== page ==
The OT data revolution

Colterlec Pty Ltd

By Alvis Chen, Marketing Manager, Moxa
Monday, 15 November, 2021


The OT data revolution

Operational data is the foundation of industrial digital transformation.

In the past, the companies with the fastest or most advanced automation equipment would have stood head and shoulders above the crowd in the industrial automation game. However, with the surfacing of issues such as increasing labour cost, an ageing population, the reduction of available land and the emerging awareness of environmental protection, the original strategy of simply increasing production line capacity is simply not viable enough anymore. Fortunately for industry, another door has opened thanks to the rapid development of technologies such as cloud computing, big data analysis, AI and machine learning. As a result, ‘digitalisation’ and ‘intelligence’ have emerged as the next big things in industrial automation development and are set to lead new advancements.

The three stages of digital transformation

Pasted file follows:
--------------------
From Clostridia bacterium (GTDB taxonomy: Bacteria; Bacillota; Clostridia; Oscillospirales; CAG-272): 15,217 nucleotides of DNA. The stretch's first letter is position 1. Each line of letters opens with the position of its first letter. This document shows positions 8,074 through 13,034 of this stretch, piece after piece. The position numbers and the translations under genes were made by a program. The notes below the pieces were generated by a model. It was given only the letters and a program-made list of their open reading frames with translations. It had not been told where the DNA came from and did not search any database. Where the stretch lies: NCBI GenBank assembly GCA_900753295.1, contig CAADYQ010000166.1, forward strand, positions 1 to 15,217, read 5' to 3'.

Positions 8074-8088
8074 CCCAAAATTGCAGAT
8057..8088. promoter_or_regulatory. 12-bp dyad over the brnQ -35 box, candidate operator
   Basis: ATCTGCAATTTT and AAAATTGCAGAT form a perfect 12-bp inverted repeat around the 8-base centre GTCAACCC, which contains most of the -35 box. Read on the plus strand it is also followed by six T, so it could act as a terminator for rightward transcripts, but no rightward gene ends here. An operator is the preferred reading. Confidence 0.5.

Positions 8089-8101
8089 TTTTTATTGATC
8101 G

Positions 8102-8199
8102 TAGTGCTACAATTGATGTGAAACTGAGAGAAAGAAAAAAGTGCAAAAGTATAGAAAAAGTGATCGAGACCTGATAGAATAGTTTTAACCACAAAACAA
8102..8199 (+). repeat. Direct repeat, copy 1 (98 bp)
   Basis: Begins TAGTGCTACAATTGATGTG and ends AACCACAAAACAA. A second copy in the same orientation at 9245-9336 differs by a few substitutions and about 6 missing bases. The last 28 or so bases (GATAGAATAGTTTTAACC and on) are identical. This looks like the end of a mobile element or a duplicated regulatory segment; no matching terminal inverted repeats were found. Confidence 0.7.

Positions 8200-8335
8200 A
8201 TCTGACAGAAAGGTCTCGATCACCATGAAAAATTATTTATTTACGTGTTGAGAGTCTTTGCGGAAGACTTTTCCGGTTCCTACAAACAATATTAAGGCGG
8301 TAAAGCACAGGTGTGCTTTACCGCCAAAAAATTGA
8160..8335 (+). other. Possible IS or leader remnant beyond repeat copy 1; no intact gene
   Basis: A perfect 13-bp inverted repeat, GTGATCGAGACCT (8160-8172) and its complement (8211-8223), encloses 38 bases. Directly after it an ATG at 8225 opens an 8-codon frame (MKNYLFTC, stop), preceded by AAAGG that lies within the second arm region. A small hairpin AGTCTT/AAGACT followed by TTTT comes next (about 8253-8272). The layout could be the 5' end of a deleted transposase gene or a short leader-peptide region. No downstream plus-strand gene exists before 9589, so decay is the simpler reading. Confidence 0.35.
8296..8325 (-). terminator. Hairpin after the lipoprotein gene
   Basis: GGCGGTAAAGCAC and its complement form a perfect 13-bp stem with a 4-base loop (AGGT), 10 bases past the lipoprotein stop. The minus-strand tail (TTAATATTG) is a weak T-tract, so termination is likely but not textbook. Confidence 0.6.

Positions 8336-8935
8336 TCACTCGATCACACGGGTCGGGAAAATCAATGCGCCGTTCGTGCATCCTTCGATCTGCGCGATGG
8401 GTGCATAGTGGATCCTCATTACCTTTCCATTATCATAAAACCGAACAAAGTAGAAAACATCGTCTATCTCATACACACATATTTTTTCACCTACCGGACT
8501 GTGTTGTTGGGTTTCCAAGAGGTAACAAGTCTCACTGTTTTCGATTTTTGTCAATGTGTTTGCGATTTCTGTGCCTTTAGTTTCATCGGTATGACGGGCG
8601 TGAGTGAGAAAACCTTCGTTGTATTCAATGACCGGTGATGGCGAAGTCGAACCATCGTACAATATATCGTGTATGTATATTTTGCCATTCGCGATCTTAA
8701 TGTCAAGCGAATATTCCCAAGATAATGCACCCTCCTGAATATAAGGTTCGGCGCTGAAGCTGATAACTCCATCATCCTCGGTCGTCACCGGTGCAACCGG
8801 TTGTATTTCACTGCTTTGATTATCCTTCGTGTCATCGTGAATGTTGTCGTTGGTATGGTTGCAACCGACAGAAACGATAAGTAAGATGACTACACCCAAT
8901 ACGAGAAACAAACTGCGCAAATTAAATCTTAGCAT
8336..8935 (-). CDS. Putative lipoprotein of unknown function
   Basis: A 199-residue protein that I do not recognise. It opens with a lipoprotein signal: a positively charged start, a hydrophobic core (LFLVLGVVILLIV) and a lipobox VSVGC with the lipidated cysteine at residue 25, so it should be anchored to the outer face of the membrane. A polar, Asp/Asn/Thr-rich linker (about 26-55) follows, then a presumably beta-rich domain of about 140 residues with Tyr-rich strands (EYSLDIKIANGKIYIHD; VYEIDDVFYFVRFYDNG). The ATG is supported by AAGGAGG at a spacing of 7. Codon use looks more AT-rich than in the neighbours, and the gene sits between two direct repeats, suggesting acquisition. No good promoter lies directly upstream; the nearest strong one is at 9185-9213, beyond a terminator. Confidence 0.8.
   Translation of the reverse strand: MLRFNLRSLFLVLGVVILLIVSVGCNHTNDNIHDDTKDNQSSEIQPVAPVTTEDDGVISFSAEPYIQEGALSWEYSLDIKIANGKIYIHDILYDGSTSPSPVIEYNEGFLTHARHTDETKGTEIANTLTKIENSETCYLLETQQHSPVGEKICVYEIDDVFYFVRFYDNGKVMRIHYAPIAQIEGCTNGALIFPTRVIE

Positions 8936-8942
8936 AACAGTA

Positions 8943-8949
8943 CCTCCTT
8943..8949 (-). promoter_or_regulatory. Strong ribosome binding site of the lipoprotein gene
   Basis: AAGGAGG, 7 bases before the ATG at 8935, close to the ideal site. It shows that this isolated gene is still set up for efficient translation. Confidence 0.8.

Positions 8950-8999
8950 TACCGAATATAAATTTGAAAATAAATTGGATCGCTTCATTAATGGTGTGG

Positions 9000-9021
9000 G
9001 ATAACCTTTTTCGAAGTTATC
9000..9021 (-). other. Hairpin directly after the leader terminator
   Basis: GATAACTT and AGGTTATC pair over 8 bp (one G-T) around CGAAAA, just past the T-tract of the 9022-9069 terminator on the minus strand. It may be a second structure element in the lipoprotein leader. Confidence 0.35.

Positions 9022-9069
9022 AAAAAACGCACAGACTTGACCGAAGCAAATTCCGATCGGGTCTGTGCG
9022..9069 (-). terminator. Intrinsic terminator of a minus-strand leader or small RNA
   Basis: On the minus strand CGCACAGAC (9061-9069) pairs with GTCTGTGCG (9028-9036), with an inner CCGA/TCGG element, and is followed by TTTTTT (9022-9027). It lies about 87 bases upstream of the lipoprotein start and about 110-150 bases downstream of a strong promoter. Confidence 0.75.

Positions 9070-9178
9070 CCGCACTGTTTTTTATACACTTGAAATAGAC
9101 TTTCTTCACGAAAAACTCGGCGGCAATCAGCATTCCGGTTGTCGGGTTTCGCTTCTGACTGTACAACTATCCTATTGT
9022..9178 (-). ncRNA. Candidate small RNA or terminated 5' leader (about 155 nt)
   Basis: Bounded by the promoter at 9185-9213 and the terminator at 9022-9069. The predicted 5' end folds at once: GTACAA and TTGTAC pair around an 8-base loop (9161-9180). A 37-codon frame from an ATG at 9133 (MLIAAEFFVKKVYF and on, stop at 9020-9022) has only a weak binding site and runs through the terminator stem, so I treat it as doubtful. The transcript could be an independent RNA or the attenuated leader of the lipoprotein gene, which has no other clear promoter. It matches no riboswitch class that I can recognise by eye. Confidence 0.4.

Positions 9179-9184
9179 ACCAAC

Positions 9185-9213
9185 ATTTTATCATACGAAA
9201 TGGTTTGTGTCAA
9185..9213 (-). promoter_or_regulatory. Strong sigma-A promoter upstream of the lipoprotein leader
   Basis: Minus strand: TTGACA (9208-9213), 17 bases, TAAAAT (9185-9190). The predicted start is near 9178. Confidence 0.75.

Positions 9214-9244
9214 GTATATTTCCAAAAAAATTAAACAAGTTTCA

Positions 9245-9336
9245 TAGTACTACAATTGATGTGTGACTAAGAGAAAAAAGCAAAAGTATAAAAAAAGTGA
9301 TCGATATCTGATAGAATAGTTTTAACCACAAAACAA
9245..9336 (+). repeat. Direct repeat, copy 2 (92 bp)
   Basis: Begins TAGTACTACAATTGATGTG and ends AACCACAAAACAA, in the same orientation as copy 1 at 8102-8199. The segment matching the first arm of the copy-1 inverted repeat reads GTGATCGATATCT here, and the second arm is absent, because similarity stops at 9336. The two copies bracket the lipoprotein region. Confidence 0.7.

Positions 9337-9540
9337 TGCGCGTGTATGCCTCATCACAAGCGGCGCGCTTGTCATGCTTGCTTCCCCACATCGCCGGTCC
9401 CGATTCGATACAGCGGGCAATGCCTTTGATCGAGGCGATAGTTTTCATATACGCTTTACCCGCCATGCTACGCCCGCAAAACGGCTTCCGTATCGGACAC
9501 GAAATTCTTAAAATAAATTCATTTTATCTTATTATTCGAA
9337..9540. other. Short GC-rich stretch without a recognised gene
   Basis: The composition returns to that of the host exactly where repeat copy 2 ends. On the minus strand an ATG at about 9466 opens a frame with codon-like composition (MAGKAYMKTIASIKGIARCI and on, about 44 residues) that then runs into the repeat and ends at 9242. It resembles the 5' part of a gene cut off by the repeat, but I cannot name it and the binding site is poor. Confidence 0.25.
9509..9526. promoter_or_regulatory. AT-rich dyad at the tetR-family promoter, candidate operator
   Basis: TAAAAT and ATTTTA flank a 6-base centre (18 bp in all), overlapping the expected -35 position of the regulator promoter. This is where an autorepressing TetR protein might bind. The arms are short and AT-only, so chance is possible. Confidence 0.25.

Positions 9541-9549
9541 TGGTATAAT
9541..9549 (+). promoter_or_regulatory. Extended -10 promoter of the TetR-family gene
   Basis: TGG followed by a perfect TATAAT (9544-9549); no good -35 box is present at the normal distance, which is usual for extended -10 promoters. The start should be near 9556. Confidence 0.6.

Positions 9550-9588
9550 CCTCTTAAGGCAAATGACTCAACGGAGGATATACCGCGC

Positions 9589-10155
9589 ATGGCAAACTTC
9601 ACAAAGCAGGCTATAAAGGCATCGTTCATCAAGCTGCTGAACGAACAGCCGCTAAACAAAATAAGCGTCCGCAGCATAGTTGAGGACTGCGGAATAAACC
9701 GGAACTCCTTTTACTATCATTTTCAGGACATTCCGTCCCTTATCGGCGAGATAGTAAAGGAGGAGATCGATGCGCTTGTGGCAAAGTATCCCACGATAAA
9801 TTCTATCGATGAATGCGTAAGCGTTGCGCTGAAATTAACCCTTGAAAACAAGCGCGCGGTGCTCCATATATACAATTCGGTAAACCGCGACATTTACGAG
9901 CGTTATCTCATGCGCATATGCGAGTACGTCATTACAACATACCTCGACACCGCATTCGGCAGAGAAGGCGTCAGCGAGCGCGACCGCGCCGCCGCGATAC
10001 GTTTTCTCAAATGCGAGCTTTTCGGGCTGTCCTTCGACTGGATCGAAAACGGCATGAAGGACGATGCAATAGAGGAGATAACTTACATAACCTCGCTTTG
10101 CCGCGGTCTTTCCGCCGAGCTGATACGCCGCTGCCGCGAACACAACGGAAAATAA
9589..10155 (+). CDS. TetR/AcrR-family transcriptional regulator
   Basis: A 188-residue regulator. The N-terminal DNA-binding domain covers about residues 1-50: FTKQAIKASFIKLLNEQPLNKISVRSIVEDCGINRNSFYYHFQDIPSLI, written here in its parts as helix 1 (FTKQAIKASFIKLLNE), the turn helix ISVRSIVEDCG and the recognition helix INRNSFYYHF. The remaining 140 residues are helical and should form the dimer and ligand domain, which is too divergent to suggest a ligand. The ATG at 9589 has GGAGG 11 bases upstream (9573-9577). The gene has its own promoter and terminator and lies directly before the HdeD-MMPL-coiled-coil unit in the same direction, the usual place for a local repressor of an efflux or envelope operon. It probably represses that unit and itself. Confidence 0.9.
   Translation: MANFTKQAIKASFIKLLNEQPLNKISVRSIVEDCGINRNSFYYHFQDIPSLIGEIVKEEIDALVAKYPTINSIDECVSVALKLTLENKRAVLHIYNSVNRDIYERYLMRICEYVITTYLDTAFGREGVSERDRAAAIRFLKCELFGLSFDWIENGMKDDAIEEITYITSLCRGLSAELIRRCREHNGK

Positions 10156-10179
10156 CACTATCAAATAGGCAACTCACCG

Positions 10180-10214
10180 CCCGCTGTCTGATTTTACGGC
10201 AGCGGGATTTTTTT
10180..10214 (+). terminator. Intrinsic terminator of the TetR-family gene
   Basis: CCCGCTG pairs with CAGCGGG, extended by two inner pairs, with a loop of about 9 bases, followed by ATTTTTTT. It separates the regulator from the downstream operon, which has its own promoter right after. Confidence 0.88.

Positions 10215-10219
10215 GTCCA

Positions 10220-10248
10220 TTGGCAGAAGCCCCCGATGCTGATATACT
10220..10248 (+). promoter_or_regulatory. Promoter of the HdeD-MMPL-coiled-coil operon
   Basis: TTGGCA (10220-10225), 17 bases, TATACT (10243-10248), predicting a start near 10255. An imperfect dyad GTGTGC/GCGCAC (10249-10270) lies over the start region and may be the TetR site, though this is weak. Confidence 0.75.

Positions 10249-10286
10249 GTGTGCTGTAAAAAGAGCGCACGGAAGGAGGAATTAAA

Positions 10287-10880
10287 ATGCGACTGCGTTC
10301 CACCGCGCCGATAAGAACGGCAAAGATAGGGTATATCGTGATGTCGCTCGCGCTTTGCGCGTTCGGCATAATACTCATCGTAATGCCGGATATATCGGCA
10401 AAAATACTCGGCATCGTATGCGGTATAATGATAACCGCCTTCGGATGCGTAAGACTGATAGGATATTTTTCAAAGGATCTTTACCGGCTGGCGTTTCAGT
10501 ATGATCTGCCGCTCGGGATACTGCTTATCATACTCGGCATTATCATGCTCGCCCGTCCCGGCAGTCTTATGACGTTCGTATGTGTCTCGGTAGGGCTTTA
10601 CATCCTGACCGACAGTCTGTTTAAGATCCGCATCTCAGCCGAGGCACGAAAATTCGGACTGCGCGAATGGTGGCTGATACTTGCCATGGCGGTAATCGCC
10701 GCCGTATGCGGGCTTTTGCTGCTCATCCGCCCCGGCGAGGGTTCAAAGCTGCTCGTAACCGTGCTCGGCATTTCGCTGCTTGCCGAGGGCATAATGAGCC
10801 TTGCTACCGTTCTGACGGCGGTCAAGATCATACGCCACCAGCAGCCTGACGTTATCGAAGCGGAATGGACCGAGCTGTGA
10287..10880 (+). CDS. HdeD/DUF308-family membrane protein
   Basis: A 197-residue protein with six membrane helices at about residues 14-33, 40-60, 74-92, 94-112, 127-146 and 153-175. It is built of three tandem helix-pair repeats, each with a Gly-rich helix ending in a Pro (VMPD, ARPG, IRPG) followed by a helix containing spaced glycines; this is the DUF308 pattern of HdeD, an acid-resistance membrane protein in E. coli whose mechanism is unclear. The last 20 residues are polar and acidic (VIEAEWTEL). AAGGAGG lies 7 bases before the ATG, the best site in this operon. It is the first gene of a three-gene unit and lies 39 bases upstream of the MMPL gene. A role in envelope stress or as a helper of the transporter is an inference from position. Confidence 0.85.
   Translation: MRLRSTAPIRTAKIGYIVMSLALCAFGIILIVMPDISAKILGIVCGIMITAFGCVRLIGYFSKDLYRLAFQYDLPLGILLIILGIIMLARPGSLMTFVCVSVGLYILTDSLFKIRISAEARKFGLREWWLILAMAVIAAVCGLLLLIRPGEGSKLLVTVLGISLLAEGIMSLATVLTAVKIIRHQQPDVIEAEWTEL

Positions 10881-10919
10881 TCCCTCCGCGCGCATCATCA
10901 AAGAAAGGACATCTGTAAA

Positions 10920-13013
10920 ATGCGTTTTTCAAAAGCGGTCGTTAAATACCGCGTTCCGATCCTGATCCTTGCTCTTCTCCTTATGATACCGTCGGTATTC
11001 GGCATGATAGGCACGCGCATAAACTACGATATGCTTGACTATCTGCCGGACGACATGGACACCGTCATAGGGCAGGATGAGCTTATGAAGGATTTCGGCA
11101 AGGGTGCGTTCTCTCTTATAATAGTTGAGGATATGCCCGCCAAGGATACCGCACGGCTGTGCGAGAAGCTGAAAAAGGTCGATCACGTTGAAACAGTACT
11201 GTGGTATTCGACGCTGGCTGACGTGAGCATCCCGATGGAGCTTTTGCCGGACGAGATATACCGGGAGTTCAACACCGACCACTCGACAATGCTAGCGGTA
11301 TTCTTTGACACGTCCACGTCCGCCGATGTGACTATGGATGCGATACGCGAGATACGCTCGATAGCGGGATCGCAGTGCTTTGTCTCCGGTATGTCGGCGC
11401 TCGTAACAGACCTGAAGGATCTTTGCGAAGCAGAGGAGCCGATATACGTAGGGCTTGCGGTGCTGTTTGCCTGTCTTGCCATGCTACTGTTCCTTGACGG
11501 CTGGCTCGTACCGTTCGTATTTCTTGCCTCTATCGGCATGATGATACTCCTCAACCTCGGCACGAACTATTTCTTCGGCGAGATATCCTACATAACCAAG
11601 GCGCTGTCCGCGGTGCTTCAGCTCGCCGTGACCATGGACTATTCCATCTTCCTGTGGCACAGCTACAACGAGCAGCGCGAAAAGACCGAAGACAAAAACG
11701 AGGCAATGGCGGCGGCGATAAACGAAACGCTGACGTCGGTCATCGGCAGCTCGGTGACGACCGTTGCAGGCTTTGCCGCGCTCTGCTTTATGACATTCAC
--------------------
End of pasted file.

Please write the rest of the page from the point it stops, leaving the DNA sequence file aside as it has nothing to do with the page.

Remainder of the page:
Industrial digital transformation is a gradual process that is divided into three stages:

  • Digitisation: The converting of physical state information from an analog format to a digital format.
  • Digitalisation: The establishment of an automated process or system on top of digitisation. Examples can be found in a digital dashboard, a secure digital network for remote maintenance or a system that monitors the connection between a traditional power grid and renewable energy sources.
  • Digital transformation: This refers to the process that involves comprehensively collecting, integrating and analysing different types of relevant data in a system. Subsequently, it creates a new digital-based operation and business model.
     

Figure 1: The three stages of industrial digital transformation.